In 1911, Marie Curie won the Nobel Prize in Chemistry. That alone is a considerable achievement, especially for a woman, but Curie was actually doubling down: Seven years earlier, she, her husband, Pierre, and their colleague Henri Becquerel, had been honored by the Nobel committee for their discoveries in physics.
Yet in her adoptive France, the Polish-born Curie was not deemed a success or a role model, but a Jezebel — and a foreign one at that — whose affair with a married man became public the year of her second Nobel. Pierre had died a few years earlier, so if Marie could be accused of anything, it was to have fallen for the old “I swear we’re going to divorce soon” line.
And this is where Lauren Gunderson’s new play, “The Half-Life of Marie Curie,” finds the scientist. Hounded by prurient tabloids, Marie (Francesca Faridany) escapes Paris for the seaside abode of her British friend Hertha Ayrton (Kate Mulgrew), an electromechanical engineer.
Besides being widows and mothers, the women share a calling for scientific inquiry at a time when it was considered a male preserve. “We love our lovers and we adore our children, but our life’s passion is proof,” Marie says. “Knowing what’s true and proving it. Peering for just a moment into the heart of the universe and snatching some truth before the curtain closes.”
Hertha shares Marie’s cosmic calling but also knows that it extends outside the lab — she is fiercely committed to the suffragist cause, for instance.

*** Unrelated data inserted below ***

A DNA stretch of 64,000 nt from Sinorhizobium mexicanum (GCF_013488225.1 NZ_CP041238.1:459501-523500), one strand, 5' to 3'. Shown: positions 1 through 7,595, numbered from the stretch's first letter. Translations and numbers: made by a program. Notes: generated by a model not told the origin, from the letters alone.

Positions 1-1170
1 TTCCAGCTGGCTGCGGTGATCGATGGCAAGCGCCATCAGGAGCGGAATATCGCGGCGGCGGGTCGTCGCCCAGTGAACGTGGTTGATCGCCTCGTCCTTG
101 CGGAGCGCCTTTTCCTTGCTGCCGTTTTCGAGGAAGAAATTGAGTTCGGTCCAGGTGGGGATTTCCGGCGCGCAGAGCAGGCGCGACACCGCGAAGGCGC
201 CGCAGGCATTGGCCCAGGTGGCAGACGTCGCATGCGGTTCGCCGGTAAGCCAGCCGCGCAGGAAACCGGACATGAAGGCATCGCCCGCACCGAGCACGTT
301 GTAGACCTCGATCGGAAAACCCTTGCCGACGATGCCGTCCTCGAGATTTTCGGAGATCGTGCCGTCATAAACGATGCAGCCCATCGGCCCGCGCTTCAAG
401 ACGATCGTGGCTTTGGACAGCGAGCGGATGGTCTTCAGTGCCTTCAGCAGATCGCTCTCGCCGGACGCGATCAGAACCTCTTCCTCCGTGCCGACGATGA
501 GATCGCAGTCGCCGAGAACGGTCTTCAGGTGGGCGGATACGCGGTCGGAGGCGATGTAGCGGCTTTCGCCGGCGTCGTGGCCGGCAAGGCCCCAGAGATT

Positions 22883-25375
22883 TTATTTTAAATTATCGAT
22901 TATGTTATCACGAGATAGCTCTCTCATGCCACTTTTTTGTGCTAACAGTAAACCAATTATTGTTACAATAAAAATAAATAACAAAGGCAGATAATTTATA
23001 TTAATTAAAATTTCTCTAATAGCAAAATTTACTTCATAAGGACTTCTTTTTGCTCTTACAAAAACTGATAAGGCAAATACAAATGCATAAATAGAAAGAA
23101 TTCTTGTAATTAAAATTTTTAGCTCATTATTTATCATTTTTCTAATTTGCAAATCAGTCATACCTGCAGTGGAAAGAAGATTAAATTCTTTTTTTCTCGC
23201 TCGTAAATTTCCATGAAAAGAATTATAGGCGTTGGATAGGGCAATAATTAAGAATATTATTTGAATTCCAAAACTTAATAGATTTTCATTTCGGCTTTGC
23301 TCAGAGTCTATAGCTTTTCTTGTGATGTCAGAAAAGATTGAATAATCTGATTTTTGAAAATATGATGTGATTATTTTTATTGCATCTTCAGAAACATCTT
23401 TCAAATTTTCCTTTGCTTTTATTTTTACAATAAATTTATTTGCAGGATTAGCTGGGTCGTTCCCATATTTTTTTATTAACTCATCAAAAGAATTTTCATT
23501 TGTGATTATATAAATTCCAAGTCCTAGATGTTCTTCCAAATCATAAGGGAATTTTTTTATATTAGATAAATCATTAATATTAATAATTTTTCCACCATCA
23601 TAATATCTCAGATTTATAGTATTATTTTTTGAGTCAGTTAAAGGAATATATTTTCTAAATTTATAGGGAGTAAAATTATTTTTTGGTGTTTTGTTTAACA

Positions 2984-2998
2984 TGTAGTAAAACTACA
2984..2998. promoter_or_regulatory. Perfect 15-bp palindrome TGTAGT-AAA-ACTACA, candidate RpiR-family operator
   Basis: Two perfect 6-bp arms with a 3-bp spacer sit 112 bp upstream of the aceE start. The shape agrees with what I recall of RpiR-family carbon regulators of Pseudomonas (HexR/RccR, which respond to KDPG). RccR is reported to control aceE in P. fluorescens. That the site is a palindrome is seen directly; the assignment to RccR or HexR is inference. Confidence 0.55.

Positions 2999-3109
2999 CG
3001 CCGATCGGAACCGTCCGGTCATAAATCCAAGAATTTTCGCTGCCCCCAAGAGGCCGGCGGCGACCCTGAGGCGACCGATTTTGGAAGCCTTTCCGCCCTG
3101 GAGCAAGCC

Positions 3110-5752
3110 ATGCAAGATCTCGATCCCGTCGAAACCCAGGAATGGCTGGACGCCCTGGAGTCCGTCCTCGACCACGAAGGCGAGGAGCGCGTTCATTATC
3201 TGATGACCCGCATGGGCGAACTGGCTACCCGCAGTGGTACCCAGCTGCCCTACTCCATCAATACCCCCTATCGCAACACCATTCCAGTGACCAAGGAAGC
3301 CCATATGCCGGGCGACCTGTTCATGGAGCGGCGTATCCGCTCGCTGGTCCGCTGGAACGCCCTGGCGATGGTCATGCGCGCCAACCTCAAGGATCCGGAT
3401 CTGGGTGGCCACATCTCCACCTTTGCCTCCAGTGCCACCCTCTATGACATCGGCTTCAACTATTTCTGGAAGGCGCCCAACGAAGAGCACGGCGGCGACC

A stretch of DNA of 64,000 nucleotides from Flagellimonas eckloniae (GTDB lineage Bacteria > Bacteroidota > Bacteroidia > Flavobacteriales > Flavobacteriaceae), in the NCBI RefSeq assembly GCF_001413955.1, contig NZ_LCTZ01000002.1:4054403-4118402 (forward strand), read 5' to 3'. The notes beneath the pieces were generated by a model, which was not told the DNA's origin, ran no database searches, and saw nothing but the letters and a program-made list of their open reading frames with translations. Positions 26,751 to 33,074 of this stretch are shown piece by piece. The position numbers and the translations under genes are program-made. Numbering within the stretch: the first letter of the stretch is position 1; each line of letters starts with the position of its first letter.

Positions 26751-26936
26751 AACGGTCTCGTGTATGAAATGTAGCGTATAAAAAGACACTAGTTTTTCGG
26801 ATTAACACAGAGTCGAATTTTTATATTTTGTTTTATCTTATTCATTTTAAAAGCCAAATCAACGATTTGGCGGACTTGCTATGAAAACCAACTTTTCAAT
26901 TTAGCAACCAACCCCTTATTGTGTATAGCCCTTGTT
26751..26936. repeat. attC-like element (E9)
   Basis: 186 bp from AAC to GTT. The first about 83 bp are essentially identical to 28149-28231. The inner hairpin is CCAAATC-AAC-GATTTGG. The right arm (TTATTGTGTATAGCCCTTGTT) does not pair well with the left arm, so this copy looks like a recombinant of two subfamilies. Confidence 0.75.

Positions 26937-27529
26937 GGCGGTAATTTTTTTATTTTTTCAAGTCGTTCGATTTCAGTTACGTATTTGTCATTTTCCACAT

Unbeknownst to many New Yorkers, Gunderson has been the most produced contemporary playwright in the United States for two of the past three seasons, and she knows how to build actors’ showcases that are sturdy, if not necessarily challenging for the audience. So this production — commissioned by the audiobook company Audible and directed by Gaye Taylor Upchurch — is at its best when it lets the two stars strut their stuff.
Faridany (who portrayed the teacher in “The Curious Incident of the Dog in the Night-Time”) pulls off a hybrid Polish-French accent that is miraculously unobtrusive, and she looks convincingly haunted as Marie fingers her radium pendant, glowing green with menace as the ominous rattle of a Geiger counter echoes in the background. (Curie often carried the lethal element and, unsurprisingly, died of radiation-induced anemia.)
And the tart, no-nonsense Hertha is a perfect fit for Mulgrew, a naturally commanding performer who is equally at ease playing the beloved, honorable Captain Janeway on “Star Trek: Voyager” and the beloved criminal Red on “Orange Is the New Black.”
Watching their Marie and Hertha bond, bicker, reconcile, share ideas and ideals — and whiskey — is always compelling, even as the show cruises along on predictable tracks or gets heavy-handedly demonstrative and repetitive. While pleasant and informative, the play does not scratch much deeper than boilerplate messaging about strength in sisterhood and how hard it was (and still is) for women in science.
Perhaps this is a case of familiarity breeding formula, since Gunderson has already dramatized the hardships and triumphs of early female scientists in such plays as “Ada and the Engine” (about the mathematics genius Ada Lovelace), “Emilie: La Marquise du Châtelet Defends Her Life Tonight” (about the Enlightenment scientist and philosopher) and “Silent Sky” (about the Harvard astronomer Henrietta Leavitt).
The play strives for an almost metaphysical note by the end as it loops back to its start, when Marie explained to the nonscientists in the audience what half-life means: “the moment an element transforms so fully that it is more other than self.” Unfortunately, the show does not undergo such a metamorphosis, and remains stubbornly tethered to a well-intentioned earnestness.
The Half-Life of Marie Curie
Through Dec. 22 at Minetta Lane Theater, Manhattan; thehalflifeofmariecurie.com. Running time: 1 hour 25 minutes.